Ryno Liebenberg knows that his pro career is near its twilight, but that does not mean he cannot go out with a bang.
Liebenberg will face Fedor Chudinov Friday night at the Sibur Arena in Saint Petersburg, Russia, which will air live throughout the country on Match TV. At stake will be a regional title belt owned by Chudinov.
The 37-year-old is coming off an impressive knockout victory over previously-unbeaten Rowan Campbell in his last bout on March 14. Liebenberg brutally battered Campbell throughout the fight, dropping him once in round 2 before ending matters in round 8.
Liebenberg (21-7-1, 14 KOs), who resides in Krugersdorp, South Africa, has had success as of late, losing only once in his last five fights. Prior to his current stretch, Liebenberg has lost to the likes of Eleider Alvarez, Thomas Oosthuizen, Erik Skoglund, and Enrico Koelling.
Chudinov is coming off a split-decision draw against Isaac Chilemba on February 20. The 33-year-old had won his previous nine bouts since losing by knockout to George Groves in May 2017.
Despite Chudinov’s success in recent fights, Liebenberg believes having fought the better opposition between the two and the several weeks he has put in the gym preparing for the fight will give him an edge Friday night.
“It all comes down to who executes (their game-plan) that night,” Liebenberg told The Ring Monday. “If you are ready, you just need to do what is necessary to win.”
One asset Liebenberg has going into the Chudinov fight is Colin Nathan in his corner. Nathan has trained top fighters, including Chilemba, former Ring Magazine junior flyweight champion Hekkie Budler, former IBF flyweight titleholder Moruti Mthalane, and junior lightweight contender Azinga Fuzile.
Liebenberg is confident having worked with Nathan over the last several years gives him an edge in the Chudinov fight.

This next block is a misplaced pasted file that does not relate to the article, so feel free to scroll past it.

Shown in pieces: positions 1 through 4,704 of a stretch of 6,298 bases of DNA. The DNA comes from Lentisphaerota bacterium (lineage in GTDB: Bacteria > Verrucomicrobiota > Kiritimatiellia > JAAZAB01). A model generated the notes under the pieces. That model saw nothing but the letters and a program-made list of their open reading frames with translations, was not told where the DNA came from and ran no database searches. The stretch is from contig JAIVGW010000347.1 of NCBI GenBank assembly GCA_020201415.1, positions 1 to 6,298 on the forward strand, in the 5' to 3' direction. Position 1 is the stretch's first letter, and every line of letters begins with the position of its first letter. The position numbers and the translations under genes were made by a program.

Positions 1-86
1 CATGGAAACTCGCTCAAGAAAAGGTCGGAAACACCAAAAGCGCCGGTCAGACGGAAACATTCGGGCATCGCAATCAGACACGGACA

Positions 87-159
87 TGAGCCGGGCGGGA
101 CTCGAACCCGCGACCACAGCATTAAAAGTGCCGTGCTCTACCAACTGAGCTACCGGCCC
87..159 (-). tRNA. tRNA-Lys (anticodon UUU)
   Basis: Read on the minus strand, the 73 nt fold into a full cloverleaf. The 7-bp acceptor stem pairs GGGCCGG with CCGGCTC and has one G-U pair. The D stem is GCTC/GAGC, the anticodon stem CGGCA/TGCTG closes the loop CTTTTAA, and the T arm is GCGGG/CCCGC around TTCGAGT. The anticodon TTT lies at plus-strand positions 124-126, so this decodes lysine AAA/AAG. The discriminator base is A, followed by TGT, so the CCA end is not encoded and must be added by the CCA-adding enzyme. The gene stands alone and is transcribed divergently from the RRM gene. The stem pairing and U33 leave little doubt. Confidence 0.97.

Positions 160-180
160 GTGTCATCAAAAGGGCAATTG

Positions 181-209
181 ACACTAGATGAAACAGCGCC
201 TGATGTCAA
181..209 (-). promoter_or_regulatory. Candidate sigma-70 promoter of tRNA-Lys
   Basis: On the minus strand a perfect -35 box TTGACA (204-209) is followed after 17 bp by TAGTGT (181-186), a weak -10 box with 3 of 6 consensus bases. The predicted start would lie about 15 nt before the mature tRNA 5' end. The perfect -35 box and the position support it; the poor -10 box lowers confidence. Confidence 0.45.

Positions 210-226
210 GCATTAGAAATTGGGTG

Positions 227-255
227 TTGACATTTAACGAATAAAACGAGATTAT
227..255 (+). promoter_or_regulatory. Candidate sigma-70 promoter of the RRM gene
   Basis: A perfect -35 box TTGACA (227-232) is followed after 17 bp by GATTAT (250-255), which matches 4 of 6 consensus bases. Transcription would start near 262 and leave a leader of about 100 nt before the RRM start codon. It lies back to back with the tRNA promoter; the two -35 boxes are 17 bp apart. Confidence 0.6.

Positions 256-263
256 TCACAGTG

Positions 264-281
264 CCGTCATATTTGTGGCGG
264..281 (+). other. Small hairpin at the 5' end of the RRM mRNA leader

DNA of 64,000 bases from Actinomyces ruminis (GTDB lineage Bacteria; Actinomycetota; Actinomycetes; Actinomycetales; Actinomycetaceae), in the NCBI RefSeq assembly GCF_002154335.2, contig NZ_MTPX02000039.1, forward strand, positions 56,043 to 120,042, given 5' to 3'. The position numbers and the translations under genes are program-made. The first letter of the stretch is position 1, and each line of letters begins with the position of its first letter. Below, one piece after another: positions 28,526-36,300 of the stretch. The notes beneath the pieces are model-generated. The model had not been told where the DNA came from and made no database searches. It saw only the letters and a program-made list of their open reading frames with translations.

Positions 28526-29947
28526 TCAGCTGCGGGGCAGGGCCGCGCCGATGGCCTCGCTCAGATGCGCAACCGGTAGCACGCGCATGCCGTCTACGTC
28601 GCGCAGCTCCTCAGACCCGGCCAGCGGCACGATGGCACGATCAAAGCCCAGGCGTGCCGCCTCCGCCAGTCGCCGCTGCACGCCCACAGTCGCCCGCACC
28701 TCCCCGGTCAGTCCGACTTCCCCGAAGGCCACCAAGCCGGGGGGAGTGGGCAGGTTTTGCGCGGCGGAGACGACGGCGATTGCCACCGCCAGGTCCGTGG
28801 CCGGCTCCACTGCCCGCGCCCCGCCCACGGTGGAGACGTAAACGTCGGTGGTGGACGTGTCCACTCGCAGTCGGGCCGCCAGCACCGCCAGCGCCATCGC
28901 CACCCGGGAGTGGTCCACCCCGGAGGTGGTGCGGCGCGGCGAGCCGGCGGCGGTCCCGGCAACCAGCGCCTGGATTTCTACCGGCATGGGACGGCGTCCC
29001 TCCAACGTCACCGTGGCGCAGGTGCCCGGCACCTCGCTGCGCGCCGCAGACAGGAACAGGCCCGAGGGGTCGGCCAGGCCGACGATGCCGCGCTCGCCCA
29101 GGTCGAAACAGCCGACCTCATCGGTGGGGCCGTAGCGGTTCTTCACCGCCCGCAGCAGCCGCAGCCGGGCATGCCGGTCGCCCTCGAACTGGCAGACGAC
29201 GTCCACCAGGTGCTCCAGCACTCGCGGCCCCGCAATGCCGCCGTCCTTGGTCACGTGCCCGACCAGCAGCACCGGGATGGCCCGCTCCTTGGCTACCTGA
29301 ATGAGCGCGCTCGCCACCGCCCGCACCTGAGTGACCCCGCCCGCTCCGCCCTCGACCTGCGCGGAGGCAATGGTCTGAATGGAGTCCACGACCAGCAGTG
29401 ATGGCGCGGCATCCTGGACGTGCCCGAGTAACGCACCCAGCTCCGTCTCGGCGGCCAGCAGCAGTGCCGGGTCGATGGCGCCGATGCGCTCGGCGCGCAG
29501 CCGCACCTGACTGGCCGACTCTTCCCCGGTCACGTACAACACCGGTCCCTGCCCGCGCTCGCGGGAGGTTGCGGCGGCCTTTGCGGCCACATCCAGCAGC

“Colin is like family,” said Liebenberg, who has been a pro since July 2010. “(He has been) part of my life for 10 years and he is someone I trust 110 percent. What more do you want in a trainer (like Colin) going into Friday?”
Liebenberg fought a handful of fights as a super middleweight early on in his career before moving up to 175 pounds. Between 2014 and 2017, Liebenberg would lose five of six fights before back down to super middleweight. He would defeat unbeaten prospect Patrick Mukala before losing by knockout to former world title challenge Vincent Feigenbutz in February 2018.
His last two fights, both victories, were fought as a super middleweight. Liebenberg regrets having moved up in weight, thinking his career might have taken a different path had he remained fighting as a super middleweight.
“I would have been a world champion already,” said Liebenberg.
Rather than lament on what could have been, Liebenberg is focused on the present. An impressive victory over Chudinov could move him into the top-10 of boxing’s major sanctioning bodies.
A loss would likely end any other opportunity at the elite level. As important as this fight is and with it taking place in Russia, Liebenberg is going all out Friday night.
“A win (over Chudinov) would be the most satisfying of my career as I’ve fought on the international stage, but have never gotten the victory. I need it. A victory would certainly put me in the top-10.
“We are going for the knockout. Anything else would not be enough. I’m going into the fight with absolutely everything in me. May the best man that night win.”
Francisco A. Salazar has written for The Ring since October of 2013 and has covered boxing in Southern California and abroad since 2000. Francisco also covers boxing for the Ventura County (Calif.) Star newspaper. He can be reached by email at firstname.lastname@example.org or on Twitter at FSalazarBoxing
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